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Some of us on Facebook were trying to decide what the definition of radical feminism is. I provided my recent blog post where I say that Firestone’s definition is excellent. A friend gave this wonderful response to it:
I don’t think the Firestone explanation goes far enough, and I think that’s because she is sticking too close to Marx’s ideas about means of production and so forth. She gets the main point that men as a class control womyn as a class, and that a primary goal of radical feminism is for womyn to take back control over our bodies, our sexuality and reproductive capacity. Having sovereignty over our bodies, our fertility and all of our labors is the first step in our achieving liberation from male control, but it’s not the only issue or step.
Radical feminism starts with the understanding that we live under the worldwide religion of…
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“Instead of recognizing that no women are free until all women are free, mainstream feminists leave our most disadvantaged to their own devices while shunning the radical and collective action of the grassroots women’s movement as outdated and irrelevant, remnants of a bygone era as opposed to the driving force needed to spur more fortunate women to action.”
This year, Vancouver Rape Relief commemorated International Women’s Day by screening Sarah Gavron’s Suffragette, a 2015 historical drama that follows a group of white Suffragettes in early 20th century Britain as they work to win voting rights for women. The film, which has been rightly criticized for its distinctly whitewashed depiction of the British Suffragette movement, is a bleak yet inspiring look at the tactics and personal sacrifice needed to bring about substantive change for women.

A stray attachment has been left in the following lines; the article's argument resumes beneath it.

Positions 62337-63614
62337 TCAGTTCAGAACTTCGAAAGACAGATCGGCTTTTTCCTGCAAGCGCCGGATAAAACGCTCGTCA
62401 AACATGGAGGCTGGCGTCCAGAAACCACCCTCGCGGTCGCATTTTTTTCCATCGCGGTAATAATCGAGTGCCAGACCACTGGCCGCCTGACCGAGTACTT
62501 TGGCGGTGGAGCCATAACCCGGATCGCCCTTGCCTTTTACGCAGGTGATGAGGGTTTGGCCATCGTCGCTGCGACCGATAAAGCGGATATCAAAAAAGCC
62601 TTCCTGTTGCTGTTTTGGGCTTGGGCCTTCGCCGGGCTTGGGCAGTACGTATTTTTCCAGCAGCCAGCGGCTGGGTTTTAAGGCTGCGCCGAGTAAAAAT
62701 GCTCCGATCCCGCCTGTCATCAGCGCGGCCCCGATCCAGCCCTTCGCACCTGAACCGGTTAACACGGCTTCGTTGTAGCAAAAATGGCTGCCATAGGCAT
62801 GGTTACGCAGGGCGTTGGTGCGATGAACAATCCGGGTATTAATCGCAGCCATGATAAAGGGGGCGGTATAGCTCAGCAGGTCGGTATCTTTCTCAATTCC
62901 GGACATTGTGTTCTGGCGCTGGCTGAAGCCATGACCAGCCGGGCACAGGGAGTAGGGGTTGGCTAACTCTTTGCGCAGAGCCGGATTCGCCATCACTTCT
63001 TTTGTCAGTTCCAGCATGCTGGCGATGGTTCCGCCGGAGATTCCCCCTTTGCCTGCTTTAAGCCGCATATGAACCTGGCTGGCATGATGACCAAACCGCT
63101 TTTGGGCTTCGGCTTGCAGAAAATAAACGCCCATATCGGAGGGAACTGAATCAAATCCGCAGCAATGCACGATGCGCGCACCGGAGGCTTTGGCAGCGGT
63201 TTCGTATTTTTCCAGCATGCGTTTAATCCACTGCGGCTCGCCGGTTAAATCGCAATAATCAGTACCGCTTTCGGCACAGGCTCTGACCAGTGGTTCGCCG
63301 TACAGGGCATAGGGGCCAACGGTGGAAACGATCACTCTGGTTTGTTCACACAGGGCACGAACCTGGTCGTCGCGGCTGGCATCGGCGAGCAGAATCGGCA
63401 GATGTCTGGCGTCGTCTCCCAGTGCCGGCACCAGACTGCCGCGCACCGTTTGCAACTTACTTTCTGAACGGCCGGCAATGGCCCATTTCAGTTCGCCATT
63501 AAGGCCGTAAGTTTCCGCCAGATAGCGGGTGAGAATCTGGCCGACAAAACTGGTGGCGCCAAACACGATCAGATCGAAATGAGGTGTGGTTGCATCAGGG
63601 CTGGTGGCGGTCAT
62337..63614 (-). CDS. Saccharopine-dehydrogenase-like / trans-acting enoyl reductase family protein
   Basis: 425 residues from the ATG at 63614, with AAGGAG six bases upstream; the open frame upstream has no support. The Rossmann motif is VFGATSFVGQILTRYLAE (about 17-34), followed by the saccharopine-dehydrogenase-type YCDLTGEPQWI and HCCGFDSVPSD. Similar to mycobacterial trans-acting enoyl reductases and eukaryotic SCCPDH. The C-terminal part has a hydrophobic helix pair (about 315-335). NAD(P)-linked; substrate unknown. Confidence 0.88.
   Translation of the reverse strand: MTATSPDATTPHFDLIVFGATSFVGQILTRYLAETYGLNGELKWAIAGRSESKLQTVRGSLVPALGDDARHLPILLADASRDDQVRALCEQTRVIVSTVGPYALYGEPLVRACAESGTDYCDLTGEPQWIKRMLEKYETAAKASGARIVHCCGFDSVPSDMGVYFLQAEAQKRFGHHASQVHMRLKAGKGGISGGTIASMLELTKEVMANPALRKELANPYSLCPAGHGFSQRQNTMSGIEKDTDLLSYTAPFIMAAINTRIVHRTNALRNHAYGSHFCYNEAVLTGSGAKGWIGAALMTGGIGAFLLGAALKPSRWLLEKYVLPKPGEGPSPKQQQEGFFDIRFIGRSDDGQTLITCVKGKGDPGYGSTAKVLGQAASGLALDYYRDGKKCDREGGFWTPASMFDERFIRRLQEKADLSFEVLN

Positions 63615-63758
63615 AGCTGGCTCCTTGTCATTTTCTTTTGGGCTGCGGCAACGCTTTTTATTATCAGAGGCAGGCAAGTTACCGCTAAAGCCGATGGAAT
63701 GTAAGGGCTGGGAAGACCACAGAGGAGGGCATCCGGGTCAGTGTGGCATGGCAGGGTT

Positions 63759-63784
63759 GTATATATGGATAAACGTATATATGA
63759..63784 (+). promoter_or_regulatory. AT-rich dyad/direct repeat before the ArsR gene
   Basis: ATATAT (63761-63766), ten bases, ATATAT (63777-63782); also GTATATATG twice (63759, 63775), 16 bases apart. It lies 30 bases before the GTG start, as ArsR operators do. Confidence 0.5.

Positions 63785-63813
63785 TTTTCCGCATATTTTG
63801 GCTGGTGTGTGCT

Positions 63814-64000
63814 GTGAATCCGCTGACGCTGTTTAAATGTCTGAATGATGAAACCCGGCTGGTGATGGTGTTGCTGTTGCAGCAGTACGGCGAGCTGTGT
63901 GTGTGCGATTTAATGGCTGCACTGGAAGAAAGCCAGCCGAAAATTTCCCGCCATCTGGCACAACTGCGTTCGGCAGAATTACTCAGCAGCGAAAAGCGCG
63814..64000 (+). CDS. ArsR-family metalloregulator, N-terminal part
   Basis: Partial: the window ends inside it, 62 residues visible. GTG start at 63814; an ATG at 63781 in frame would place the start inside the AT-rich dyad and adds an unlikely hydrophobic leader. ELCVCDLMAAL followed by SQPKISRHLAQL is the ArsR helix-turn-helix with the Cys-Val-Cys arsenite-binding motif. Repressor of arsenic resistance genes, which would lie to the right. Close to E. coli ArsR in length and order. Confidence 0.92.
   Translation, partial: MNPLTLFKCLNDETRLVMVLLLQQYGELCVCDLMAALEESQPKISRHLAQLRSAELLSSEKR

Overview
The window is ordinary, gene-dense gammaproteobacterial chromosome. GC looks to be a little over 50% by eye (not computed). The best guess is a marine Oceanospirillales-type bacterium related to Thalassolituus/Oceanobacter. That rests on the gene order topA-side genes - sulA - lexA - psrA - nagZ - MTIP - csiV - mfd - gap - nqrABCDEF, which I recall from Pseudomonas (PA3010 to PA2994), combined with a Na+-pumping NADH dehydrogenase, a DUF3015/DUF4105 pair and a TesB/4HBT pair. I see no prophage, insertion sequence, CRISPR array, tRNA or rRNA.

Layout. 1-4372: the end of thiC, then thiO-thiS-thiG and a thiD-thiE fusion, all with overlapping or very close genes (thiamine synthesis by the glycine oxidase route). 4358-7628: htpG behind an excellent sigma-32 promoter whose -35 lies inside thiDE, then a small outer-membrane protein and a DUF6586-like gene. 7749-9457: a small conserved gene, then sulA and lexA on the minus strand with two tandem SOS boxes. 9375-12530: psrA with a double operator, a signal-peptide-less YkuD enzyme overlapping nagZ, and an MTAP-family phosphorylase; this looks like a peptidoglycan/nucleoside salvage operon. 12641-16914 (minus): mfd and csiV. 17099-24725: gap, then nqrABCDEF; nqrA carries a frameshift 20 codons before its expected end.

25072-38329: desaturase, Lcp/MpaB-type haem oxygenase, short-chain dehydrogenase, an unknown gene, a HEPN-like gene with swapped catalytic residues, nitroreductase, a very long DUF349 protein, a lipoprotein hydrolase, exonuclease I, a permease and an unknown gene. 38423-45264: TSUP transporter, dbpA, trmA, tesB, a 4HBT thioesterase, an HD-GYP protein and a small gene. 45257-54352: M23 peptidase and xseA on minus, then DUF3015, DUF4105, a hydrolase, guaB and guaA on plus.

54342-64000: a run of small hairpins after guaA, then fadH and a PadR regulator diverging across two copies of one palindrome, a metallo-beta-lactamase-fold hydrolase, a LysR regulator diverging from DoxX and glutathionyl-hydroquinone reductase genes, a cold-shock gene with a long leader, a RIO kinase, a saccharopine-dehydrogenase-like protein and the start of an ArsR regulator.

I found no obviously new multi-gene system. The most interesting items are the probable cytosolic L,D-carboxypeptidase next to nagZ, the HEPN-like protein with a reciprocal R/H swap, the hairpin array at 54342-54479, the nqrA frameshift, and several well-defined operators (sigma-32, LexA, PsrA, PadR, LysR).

After overcoming some initial hesitation, the film’s main character Maud Watts becomes increasingly involved with the Suffragette movement during a moment when the movement’s tactics shifted from more palatable forms of protest to direct action including throwing bricks through windows, igniting bombs in mailboxes, and cutting power lines. As her involvement in suffrage increases, so do the costs Watts incurs, as she loses her job, her son, her home, and is arrested…
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Owing to the extreme generosity of a dear friend, my wife and I will be able to attend MichFest this year. My wife has attended before, but for me, it will be the first, and – as it turns out – last time to visit the land.
All I know about MichFest is what I’ve heard from others who’ve attended before. Most are rendered unable to articulate the experience adequately. “It’s just . . .” women often say. “It’s hard to describe . . . you have to be there.”
Because there are no words, there is no language, I suppose, for what it feels like as a female human being to exist for six days among other female human beings, to celebrate our existence, to talk to one another without protecting the delicate male ego, to exist outside of the male gaze, to walk in the dark without fear…